Category: News

Red Cross Ebola nurse: ‘I’m no hero, I’m just doing my job’

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©IFRC/VictorLacken

©IFRC/VictorLacken

Tackling Ebola on the front line is an emotional experience, but I’m glad I’m here, writes British Red Cross nurse Marjorie Lee.

Am I a hero? Not for one minute. I’m just somebody helping somebody else. And people here in Sierra Leone, as in Guinea and Liberia, need our help.

I arrived two weeks ago. The first thing that strikes you is how incredibly friendly people are. Everyone you pass says “hello” or “how are you?”

The manager of our hotel in Freetown kept thanking me for coming. He hasn’t left the hotel compound in weeks, he’s too afraid to go out. He sends people out on errands to get him things.

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Finding and monitoring Ebola infections – video

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In this video, a Liberian Red Cross volunteer talks about her work in monitoring relatives and neighbours of Ebola victims.

On average, one person infected with Ebola infects two other people. The disease is spread through direct contact with bodily fluids of an infected person, or indirectly through contact with contaminated areas, such as soiled clothing or bed linen.

It’s vital to trace the movements of those infected with Ebola to find people who may have contracted the disease from them.

The next step is to monitor people who might have Ebola over a period of 21 days – the disease’s incubation period – to see if anyone develops symptoms.

Across Sierra Leone, Guinea and Liberia, the Red Cross has traced more than 50,000 people at risk of contracting the disease.

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Typhoon Haiyan – building homes in the Philippines

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©PhilippineRedCross

One year on from Typhoon Haiyan, the Red Cross is making a real difference in the lives of people devastated by the storm.

Typhoon Haiyan, the strongest typhoon ever to make landfall, killed 6,300 people and left more than four million people homeless.

Some 1.14 million houses were damaged and 16 million people were affected.

Now the International Red Cross and Red Crescent Movement is helping communities recover.

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Ebola outbreak: victims are more than just a statistic

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©IFRC/VictorLacken

©IFRC/VictorLacken

Francesca Ginnett has just returned from Sierra Leone where she was tasked with making sure essential supplies reached health workers and volunteers fighting Ebola. This is her take on the last month.

So, how was it?

This is the question I keep getting asked. A simple ‘interesting’ or ‘tough’ won’t suffice, but I don’t know how to summarise the last month in a few words.

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Five steps to stop Ebola – in pictures

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©IFRC/VictorLacken

©IFRC/VictorLacken

The Ebola outbreak in West Africa has claimed nearly 5,000 lives since March. The Red Cross has been tackling the outbreak since the outset.

These striking images from Guinea, Liberia and Sierra Leone, show Red Cross workers on the ground fighting the disease and the people they are trying to help.

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Fighting Ebola: “I’ve never experienced anything like this”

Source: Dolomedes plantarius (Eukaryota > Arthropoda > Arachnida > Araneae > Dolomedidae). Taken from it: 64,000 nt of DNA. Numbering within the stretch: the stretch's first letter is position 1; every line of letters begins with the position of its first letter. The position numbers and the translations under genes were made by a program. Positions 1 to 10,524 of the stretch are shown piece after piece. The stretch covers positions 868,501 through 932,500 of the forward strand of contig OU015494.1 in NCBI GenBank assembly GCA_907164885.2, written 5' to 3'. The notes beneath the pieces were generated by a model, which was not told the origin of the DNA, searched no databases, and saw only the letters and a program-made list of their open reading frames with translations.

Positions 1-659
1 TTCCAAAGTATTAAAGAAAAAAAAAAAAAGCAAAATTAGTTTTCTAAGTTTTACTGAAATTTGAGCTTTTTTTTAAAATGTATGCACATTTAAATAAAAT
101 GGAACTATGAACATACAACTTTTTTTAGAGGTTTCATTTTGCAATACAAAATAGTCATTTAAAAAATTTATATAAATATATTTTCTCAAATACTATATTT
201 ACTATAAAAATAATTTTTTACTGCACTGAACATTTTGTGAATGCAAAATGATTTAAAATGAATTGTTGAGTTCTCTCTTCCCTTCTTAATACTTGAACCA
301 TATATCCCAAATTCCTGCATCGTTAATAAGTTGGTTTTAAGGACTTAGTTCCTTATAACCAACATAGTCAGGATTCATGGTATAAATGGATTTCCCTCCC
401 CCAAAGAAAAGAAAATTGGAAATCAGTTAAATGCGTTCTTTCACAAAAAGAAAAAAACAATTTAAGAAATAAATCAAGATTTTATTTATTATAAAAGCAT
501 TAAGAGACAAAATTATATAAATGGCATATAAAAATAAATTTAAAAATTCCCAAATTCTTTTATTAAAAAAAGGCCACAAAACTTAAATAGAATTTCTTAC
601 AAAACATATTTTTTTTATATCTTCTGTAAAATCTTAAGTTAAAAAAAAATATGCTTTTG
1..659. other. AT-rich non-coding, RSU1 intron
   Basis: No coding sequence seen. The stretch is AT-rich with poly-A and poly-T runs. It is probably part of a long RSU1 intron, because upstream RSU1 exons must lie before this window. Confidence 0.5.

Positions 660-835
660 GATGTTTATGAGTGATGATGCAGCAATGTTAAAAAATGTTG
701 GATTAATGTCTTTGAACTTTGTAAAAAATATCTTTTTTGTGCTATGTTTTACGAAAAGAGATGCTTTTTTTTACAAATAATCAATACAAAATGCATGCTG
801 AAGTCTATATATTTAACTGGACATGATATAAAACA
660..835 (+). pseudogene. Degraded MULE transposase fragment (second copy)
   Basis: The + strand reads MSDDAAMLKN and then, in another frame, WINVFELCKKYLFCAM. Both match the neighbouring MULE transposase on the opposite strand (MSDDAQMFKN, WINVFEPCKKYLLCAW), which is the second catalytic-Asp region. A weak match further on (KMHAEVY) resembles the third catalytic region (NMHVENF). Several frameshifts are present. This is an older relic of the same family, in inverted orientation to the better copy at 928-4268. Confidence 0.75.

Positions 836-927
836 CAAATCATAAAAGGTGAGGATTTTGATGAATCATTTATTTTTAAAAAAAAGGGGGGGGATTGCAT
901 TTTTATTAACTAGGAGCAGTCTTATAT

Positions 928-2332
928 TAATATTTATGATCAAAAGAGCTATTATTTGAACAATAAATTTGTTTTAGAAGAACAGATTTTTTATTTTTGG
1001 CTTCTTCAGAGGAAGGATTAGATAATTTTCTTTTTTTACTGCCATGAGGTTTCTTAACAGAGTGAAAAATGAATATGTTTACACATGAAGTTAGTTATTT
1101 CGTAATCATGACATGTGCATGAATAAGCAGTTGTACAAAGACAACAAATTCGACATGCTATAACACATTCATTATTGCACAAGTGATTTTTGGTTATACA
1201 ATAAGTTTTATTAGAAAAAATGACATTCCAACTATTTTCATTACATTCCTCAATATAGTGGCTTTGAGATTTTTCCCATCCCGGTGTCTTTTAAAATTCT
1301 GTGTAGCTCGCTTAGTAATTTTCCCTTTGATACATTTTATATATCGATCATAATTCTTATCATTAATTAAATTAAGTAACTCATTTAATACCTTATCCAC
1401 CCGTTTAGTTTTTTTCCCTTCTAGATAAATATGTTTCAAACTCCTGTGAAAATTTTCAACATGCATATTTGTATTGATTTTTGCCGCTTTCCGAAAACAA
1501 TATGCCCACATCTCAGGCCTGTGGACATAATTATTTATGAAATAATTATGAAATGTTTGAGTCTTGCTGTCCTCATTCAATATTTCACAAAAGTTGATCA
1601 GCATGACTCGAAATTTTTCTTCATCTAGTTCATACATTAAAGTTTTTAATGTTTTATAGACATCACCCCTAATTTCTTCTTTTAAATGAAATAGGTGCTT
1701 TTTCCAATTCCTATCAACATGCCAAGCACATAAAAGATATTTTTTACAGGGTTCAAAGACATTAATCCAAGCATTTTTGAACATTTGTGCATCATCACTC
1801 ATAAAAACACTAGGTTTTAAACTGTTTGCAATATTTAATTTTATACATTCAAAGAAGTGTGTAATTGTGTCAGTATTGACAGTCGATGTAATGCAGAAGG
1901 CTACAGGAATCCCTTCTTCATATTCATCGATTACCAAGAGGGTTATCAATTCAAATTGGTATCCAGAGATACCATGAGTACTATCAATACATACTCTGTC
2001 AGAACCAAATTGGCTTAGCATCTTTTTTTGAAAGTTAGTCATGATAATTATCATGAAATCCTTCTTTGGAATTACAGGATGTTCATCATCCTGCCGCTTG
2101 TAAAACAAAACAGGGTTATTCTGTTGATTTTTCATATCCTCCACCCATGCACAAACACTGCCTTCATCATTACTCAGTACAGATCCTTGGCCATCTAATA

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p-SLE0632Ebola has claimed nearly 5,000 lives across Guinea, Sierra Leone, Liberia and Nigeria. The outbreak is getting worse. John Punter, from Bristol, has been in Sierra Leone for two months. The 59-year-old describes his experience of fighting Ebola and how we can stop the spread of the deadly disease.

Before coming to Sierra Leone, my eldest son asked me: “Do you know what you’re getting yourself into?”

If truth be told, I didn’t – no one did. Worse still, it has taken the world even longer to wake up to the grim reality of this Ebola outbreak.

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Surviving Ebola: Red Cross discharges first two patients from Sierra Leone treatment centre

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Osman and Kadiatu, pictured centre, holding their discharge papers

When the Red Cross opened a treatment centre recently in Sierra Leone, Osman Sesay was the second confirmed Ebola patient to arrive.

When he crossed the threshold of the Kenema centre, he was listless and lethargic, with the glazed-over look of someone infected with the deadly disease.

Over the course of the past two weeks, Osman watched 11 fellow patients being taken for burial in the newly-dug cemetery, while he continued to grow stronger. He interacted with staff more, he moved more, he began asking for more food.

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South Sudan crisis: what childhood is this?

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South-Sudan-SB-blog-IIISouth Sudan is mired in conflict. The daily realities of life in the world’s newest nation are hard to comprehend. In this blog, Seema Biswas, a field surgeon with the International Committee of the Red Cross (ICRC), shares her experiences of working in South Sudan.

This time a fortnight ago, I was waiting anxiously for a helicopter that had been despatched to take me and my colleagues back to Juba from the field.

We were leaving three days late as the rainy season makes some airstrips impassable. We waited quietly, surrounded by children sporting football shirts from around the world, as the helicopter refuelled.

I wondered whether one day I would watch one of these children wearing his own shirt and playing for South Sudan on TV.

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